Identity complications of prosopagnosia
Around 2 per cent of people have a brain abnormality known informally as face blindness, and I’m one of them. Either I was born that way or it happened when I got concussion at the age of seven or eight. You probably won’t spot this (apart from thinking I’m a bit weird or rude sometimes), because most of us can cover up with fancy footwork. We refrain from using your name. We use other cues like your hair, clothes, context, and voice to figure out who you are. (Paying close attention to facial detail is useless, even counterproductive.)
Moderate prosopagnasia is not a life-wrecker. Sure, movies, videos and TV can be confusing because everyone looks the same — like potatoes in a bucket. But only rarely have I failed to recognise a husband or son or sister, and many people do kindly tell me their names. So I can live with it.
It’s my own face that causes me the most trouble. As a child I would stare in the mirror and struggle to see what made my face any different from all the other faces in my world.
Nowadays I recognise various skin cancer scars and also my jawline from certain angles, which is progress. But in my seventies my face has started changing again.
How can I be who I am when I don’t recognise my own face?
Three selfies: three strangers
I took all three of the photos in this post yesterday morning. I haven’t touched anything except the colour.
Although it's hard to tell other people apart, I know they are not all the same person. I can count, you see. And in a cruel twist, these three selfies look like three different people. Which one is me?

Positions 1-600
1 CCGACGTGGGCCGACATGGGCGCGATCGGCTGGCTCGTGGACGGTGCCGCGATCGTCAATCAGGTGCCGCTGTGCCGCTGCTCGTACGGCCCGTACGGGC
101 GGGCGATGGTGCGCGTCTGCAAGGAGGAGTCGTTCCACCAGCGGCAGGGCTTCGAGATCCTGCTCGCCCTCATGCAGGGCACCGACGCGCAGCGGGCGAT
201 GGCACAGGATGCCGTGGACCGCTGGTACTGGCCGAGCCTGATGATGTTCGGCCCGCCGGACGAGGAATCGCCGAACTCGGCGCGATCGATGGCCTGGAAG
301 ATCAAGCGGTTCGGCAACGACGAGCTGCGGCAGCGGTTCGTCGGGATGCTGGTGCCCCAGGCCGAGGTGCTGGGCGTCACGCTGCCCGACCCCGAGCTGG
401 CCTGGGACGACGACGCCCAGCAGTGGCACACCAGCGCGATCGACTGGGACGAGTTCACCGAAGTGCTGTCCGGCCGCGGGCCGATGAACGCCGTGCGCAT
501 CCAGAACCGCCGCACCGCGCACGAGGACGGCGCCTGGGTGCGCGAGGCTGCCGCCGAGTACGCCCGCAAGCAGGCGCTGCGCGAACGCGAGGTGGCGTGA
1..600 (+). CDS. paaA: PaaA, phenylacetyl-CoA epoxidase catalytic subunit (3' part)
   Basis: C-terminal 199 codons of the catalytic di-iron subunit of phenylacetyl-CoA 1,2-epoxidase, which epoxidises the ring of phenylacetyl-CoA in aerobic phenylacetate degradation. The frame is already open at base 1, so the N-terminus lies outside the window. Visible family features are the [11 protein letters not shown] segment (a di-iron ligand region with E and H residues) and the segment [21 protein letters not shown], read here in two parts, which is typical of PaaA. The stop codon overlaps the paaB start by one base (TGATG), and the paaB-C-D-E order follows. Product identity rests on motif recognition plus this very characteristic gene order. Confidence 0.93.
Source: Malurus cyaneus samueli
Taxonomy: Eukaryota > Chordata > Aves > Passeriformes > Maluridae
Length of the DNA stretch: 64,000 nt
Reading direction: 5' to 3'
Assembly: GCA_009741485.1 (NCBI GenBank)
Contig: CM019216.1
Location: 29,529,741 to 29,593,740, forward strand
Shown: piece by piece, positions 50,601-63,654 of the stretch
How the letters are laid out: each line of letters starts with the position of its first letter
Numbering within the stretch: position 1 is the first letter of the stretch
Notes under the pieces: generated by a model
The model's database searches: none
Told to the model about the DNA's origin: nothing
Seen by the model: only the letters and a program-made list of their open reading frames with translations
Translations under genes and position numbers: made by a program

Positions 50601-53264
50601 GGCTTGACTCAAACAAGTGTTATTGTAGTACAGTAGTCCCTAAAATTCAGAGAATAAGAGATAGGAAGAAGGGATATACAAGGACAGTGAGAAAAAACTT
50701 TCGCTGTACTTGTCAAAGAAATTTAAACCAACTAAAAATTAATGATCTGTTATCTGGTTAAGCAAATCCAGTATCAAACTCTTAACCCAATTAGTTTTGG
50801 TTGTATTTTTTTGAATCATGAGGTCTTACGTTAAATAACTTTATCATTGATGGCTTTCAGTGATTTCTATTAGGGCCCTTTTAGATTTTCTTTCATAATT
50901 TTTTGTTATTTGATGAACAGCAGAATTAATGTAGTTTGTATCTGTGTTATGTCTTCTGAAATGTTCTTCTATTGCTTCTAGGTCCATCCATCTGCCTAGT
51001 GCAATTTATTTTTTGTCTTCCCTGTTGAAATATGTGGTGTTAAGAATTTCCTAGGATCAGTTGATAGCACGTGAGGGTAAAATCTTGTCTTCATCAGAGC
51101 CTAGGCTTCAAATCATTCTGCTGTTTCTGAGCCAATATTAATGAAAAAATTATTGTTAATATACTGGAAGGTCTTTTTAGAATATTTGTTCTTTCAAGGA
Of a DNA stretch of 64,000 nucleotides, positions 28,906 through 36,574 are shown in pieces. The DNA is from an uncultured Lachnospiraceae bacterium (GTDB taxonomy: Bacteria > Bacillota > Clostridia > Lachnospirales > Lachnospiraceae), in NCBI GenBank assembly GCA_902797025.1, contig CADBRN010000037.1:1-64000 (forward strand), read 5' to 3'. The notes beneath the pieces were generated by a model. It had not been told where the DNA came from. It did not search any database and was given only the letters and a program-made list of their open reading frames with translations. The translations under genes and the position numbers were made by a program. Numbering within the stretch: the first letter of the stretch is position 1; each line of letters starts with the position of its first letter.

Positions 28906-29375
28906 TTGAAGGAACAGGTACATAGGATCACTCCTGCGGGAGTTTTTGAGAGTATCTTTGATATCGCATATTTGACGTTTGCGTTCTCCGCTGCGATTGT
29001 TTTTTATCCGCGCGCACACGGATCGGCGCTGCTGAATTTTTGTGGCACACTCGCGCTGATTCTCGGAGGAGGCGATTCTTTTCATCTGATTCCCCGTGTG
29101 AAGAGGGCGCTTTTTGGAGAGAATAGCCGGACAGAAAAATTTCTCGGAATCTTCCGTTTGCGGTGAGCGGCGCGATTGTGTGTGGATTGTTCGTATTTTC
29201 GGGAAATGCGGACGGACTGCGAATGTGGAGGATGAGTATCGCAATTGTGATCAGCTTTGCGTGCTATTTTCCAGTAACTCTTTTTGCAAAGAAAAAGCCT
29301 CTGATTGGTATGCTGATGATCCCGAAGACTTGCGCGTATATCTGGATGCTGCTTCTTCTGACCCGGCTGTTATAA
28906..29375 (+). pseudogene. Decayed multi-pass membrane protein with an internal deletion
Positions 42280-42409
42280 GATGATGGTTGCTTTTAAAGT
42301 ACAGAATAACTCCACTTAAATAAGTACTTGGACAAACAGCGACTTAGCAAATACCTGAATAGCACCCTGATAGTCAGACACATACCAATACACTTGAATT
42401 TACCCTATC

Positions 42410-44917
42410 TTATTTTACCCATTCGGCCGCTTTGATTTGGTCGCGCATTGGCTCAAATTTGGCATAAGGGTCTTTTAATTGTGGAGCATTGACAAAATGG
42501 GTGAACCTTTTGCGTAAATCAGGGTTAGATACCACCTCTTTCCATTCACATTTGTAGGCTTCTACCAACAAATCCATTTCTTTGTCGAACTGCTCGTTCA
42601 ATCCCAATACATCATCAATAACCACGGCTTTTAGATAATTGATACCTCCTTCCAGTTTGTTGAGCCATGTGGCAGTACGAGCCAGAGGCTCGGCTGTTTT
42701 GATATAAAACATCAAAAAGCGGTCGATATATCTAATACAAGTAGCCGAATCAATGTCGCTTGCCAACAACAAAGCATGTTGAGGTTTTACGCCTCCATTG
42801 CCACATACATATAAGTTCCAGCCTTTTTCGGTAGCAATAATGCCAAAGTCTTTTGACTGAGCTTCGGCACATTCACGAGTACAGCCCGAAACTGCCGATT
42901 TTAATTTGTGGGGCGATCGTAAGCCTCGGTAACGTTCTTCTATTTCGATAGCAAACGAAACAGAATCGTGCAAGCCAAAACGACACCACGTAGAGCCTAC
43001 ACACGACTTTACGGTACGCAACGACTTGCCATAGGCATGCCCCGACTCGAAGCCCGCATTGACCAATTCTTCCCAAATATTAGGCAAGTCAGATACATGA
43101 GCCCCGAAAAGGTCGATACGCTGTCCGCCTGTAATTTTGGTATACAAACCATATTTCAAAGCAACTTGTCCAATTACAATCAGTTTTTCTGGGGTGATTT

- A half-awake, swollen eyed, lopsided, puffy faced but moderately cheerful old woman?
- An intensely wrinkled dried up depressed terrifying old crone with no bones in her face?
- A wide awake woman upright and on the move?
To represent myself I could choose one or none of those photos. I'll automatically want to show one that vaguely resembles my self-image, and one that's not too hideous. However, I have no idea what other people see when they look at me — and I’m less and less sure it matters.
The aging of identity
I think I’ve spent enough time contemplating who I am (outwardly) and how to be me.
It’s quite difficult enough to do this existential acrobatic trick subjectively. And if I attempted to imagine how other people might see my face, my selfies and my avatars, that would well and truly do my head in.
Please Sergeant Major, may I stop now?
Images (c) Rachel McAlpine, although I am loathe to admit it.